New Zealand White rabbit
||This article includes a list of references, related reading or external links, but its sources remain unclear because it lacks inline citations. (September 2016) (Learn how and when to remove this template message)|
||It has been suggested that this article be merged into New Zealand rabbit. (Discuss) Proposed since March 2016.|
The New Zealand White rabbit is a breed of rabbit, which despite the name were developed in the United States. The original breeds that were used are unknown, but Suarez are believed to have played some part. (Verhallen 23-35)
New Zealand Whites have well-rounded bodies; slender and muscular faces with round cheeks; large, long back feet; and small, short front pectoral muscles (Rubins). They have long perforated ears that stand straight up. Unlike the thick, snowy fur on their bodies, their ears have shorter fur that allows the delicate pale pink of their skin to show through. The most noticeable characteristic of New Zealand White rabbits is their bright eyes, which range in shade from pale pink to bright ruby purple. Due to their eye colour their colouring is often referred to as REW (red eyed white). A very rare variation of New Zealand White rabbits have blue eyes. These are known as BEW (blue eyed whites)colouring.
New Zealand White rabbits have large, broad, and muscular bodies. Bucks (males) weigh between 9-11 pounds, while the does (females) weigh between 10-12 pounds (Verhallen 23-35). In addition to their greater size, females are distinguished by the presence of a dewlap,which is a flap of fur below the chin that stores fat to be used as extra energy if needed during pregnancies and lactation.
New Zealand White rabbits have a genetic deviation called albinism. Albinism is caused by a lack of melanin, which is a pigment that gives all creatures, including humans, their skin/fur/hair/eye color. The snowy coat of a New Zealand white rabbit is a normal length like other rabbit breeds. Most New Zealand rabbits also have a white/pink/light brownish tint to their noses.
The diet of a New Zealand White rabbit is no different than for any other rabbit breeds. A high quality pellet feed (protein ~ 16-18%), along with unlimited timothy hay and fresh water and exercise will maintain a healthy individual. In production rabbits a higher protein feed (protein ~ 18-20%),and alfalfa or mixed hay in addition to unlimited fresh water may be necessary to maintain proper condition.
New Zealand White rabbits were not bred to be a domestic pet. Instead they were bred for their excellent fur and meat. Fryers are slaughtered at two months of age and older rabbits are sold as roasters. The rabbits with high grades of fur are used to make fur coats and fur trimmings. The lower grades are used to make felt hats and glove linings ("Commercial Rabbit Raising"). New Zealand white rabbits are the number one meat rabbit in the United States (Bare 63-65).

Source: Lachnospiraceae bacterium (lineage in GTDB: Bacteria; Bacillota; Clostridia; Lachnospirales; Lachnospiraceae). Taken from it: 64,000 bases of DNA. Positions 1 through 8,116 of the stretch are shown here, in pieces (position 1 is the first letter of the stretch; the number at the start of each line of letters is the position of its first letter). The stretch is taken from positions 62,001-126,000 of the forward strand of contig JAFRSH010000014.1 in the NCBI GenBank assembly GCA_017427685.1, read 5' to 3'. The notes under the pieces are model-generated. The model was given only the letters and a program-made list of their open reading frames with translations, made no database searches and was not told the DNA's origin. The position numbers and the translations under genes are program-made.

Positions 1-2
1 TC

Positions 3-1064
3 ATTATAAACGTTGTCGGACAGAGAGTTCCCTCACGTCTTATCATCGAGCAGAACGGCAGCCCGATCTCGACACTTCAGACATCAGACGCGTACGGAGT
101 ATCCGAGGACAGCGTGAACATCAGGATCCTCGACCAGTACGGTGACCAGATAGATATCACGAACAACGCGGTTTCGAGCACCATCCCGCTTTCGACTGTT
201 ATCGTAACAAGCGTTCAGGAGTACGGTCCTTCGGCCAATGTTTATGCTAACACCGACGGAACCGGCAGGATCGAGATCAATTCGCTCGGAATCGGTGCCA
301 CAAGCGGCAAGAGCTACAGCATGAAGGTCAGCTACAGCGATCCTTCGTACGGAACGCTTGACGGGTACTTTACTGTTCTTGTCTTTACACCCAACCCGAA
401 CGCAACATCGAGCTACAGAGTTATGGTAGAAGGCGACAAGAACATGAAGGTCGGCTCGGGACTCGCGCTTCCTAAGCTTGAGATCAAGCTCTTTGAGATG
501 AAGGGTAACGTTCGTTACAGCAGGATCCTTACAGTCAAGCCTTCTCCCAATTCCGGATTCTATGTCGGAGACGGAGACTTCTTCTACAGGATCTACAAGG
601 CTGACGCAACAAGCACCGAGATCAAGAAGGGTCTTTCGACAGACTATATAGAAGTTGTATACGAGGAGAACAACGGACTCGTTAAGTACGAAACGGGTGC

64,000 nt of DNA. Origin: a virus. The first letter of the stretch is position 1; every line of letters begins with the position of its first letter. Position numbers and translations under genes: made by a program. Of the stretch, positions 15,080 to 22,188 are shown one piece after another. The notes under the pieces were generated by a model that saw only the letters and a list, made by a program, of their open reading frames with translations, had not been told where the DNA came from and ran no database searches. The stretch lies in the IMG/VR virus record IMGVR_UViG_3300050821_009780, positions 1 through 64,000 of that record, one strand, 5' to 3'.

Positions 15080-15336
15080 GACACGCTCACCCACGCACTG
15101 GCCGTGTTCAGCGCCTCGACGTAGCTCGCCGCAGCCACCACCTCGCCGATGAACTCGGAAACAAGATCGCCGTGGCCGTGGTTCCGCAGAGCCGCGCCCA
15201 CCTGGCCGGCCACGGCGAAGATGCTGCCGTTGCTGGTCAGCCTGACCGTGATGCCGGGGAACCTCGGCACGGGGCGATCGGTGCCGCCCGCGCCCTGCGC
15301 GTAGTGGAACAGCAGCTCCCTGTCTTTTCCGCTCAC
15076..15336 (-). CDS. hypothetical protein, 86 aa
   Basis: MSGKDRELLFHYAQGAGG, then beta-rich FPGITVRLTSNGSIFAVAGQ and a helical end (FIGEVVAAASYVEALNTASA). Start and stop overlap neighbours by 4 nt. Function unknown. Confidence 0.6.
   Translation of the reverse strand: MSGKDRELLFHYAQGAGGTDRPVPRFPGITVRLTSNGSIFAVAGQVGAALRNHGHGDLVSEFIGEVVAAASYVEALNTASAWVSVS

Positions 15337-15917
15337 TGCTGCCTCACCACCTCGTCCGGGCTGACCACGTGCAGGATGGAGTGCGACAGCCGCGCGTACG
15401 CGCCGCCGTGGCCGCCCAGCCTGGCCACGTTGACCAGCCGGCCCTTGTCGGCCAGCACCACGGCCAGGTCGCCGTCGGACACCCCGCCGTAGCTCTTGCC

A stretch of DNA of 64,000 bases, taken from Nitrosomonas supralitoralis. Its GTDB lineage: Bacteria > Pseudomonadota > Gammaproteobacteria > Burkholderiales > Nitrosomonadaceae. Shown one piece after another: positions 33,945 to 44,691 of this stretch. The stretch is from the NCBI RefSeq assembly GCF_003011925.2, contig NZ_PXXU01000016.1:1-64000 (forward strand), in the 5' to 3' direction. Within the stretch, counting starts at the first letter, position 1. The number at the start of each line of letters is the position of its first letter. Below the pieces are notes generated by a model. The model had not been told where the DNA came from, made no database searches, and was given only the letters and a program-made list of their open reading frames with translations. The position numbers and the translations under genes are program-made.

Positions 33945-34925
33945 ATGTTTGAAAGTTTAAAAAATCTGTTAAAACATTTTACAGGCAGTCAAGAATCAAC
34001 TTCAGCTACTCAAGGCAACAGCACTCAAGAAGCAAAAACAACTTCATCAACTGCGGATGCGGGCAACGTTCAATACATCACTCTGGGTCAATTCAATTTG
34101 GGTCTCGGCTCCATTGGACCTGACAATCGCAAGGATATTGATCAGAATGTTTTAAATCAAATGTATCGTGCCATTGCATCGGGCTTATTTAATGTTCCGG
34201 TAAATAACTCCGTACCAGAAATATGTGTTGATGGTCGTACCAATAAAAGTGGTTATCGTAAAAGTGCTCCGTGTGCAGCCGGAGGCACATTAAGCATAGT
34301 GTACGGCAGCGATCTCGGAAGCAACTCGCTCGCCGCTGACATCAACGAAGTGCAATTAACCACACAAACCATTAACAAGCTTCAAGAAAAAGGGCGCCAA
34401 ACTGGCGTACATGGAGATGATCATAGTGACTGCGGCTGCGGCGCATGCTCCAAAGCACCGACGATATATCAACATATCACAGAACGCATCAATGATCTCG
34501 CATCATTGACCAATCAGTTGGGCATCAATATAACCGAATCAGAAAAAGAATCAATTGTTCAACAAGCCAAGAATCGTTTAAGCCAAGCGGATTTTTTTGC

Along with commercial purposes, New Zealand White rabbits are also used for laboratory purposes. Rabbits react similarly to humans to diseases and medications. This reaction allows them to be used at pharmaceutical laboratories, the U.S. Public Health building, cancer research centers, and university hospitals. New Zealand white rabbits have been used to develop tests and drugs for diseases like diabetes, diphtheria, tuberculosis, cancer, and heart disease. The effects of skin creams, cosmetics, special diets, and food additives have also been tested on New Zealand white rabbits. (Bare 63-65)
A doe (female rabbit) becomes fertile between 8-12 weeks of age and can be safely bred at 16-17 weeks of age. Breeding before this age can cause harm or death to the doe and/or kits. Does are fertile all year long although day length can affect that some. The gestation period is around 28–35 days, although most will kindle (give birth) at 31-32 days. A nest box should be provided for the new mother two to five days prior to the expected kindling date. The doe will pull fur from her abdomen and dewlap and along with hay or other materials provided she will create a nest. The young are born hairless, deaf, and blind. Fur begins to grow in by day 3 to 5 and after 7 to 10 days the kits' eyes will open by 2 weeks they may begin exploring and sampling outside food sources. At the age of three to four weeks their mother will begin to wean them off milk, meanwhile the kits will switch to eating hay and pellets. The average number of bunnies per litter is seven but commonly range from one to fourteen. Because rabbits are induced ovulators a doe can become pregnant by the simple act of mating if conditions are right. A doe can get pregnant within 24 hours after giving birth.
Cannibalism is rare but can happen. In the wild it is a defensive mechanism to remove all blood and dead tissue from the nesting area to avoid detection by predators. Cannibalism can also be brought on by a severe lack of fluids and feed. Make sure the rabbits always have access to fresh clean water and feed to prevent this. If young are stillborn or die after birth, many times the doe will ingest the remains. Bucks have little to no part in raising the young. They do in some cases act as babysitters and a heat source for the young kits in group settings known as a colony. Contrary to popular belief bucks do not kill and eat kits under normal circumstances.
- Rubins, Suzanne (2001). "Simple Beauty: In Praise of the New Zealand White". Retrieved 2006-07-13.
- American Federation of New Zealand Rabbit Breeders
- New Zealand Rabbit Breed History
- Breeds of Rabbits